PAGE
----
myStockOptions.com, the leading independent educational resource on equity compensation, will be conducting a one-day conference in Boston on June 18, 2018, entitled Financial Planning for Public Company Executives & Directors.
The conference is designed for professionals working with or seeking to advise executives, directors, and high-net-worth employees who have stock compensation and holdings of company stock.
Brian Yolles, CEO of StockShield, will be participating in a panel discussion entitled Strategies for Concentrated Positions in Company Stock. The session will discuss various approaches to mitigating the risks of concentration in a single stock, including hedging strategies (prepaid variable forwards, equity collars, protective puts, covered calls); exchange funds; and stock protection trusts.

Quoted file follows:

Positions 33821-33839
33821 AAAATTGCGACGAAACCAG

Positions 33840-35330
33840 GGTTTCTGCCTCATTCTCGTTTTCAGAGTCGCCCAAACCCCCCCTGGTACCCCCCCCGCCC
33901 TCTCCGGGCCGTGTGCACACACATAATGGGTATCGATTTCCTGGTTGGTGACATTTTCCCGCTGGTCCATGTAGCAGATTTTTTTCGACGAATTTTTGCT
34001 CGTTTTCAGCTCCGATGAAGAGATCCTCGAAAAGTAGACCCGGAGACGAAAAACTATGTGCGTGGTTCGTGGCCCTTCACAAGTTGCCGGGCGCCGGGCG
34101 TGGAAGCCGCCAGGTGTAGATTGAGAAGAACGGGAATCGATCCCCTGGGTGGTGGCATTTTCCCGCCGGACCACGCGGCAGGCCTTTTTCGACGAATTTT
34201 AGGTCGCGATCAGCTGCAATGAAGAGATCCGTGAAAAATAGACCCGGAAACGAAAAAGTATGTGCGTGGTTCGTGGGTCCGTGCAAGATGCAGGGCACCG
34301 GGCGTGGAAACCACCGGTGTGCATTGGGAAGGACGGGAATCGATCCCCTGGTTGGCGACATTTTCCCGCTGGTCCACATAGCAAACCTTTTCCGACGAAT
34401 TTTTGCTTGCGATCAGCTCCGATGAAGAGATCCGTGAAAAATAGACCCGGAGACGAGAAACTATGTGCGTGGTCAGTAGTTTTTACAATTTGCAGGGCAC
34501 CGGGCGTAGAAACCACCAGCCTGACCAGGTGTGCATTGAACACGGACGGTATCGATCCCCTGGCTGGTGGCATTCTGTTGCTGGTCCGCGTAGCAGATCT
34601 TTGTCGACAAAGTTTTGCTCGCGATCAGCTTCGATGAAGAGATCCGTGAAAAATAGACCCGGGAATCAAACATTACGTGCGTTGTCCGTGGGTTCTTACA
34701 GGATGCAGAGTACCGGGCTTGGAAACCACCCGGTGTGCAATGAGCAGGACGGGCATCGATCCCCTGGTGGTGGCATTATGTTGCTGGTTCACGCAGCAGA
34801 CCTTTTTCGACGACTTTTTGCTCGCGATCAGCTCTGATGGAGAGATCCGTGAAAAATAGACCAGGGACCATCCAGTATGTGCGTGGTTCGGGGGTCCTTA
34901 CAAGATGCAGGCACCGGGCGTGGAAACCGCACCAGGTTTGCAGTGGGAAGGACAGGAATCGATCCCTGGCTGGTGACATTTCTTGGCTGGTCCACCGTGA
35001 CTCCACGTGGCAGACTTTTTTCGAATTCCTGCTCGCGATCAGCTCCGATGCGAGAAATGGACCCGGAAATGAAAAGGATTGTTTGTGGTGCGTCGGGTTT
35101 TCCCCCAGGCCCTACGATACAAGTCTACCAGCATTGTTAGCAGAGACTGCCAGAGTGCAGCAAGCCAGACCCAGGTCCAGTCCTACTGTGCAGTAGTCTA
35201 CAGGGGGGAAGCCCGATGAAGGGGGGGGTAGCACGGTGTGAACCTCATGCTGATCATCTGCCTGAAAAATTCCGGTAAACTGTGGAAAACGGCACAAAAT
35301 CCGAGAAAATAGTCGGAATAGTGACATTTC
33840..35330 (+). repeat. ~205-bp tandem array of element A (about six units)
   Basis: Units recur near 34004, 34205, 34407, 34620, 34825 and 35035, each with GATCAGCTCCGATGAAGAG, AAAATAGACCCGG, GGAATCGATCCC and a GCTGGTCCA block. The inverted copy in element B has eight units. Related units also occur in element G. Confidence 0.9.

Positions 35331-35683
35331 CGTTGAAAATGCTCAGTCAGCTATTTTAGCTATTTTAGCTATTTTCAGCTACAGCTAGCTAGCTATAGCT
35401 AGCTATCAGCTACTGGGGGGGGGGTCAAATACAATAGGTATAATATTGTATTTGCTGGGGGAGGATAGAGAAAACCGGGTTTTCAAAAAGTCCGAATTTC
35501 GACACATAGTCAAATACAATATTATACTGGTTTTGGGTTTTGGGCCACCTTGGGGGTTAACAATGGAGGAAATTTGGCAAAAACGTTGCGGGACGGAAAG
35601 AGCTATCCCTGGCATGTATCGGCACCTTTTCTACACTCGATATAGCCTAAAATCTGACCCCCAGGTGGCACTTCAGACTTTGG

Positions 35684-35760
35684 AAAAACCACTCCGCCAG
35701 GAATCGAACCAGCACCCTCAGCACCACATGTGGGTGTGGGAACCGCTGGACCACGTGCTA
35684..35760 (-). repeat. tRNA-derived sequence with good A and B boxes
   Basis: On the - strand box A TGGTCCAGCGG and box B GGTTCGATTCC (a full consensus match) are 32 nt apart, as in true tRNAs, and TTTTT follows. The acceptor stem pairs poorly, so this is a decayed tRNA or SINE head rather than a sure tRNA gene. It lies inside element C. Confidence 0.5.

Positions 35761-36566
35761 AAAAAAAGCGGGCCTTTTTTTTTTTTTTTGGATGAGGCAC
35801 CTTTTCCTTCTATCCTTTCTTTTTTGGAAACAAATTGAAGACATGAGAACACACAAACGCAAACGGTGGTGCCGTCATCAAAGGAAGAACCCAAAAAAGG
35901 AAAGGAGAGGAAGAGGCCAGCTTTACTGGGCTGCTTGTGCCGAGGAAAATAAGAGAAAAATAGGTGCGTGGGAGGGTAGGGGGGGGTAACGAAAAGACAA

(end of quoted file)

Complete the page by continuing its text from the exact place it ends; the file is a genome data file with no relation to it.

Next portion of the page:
The conference’s full agenda and registration information can be accessed here.
CFA Society Hosts Seminar on Protecting Highly-Appreciated Stocks
Panel includes Tom Boczar, Elizabeth Ostrander, Mark Leeds, and Brian Yolles
CFA Society New York, the largest CFA society in the world with more than 10,000 members, hosted a seminar on September 27, 2017, to provide a comprehensive overview of strategies available to mitigate the risk of concentrated and highly-appreciated stock positions. Entitled “Protecting Highly Appreciated Stock Positions: The State of the Art,” the panel was moderated by Tom Boczar, CEO of Intelligent Edge Advisors, and included Elizabeth Ostrander, Head of Business Development for Intelligent Edge; Mark Leeds, Tax Transactions & Consulting Partner in Mayer Brown’s New York office; and Brian Yolles, CEO of StockShield.
CFA Institute Interviews Elizabeth Ostrander about Stock Protection Trust
Discussion focuses on innovation in managing single-stock concentration risk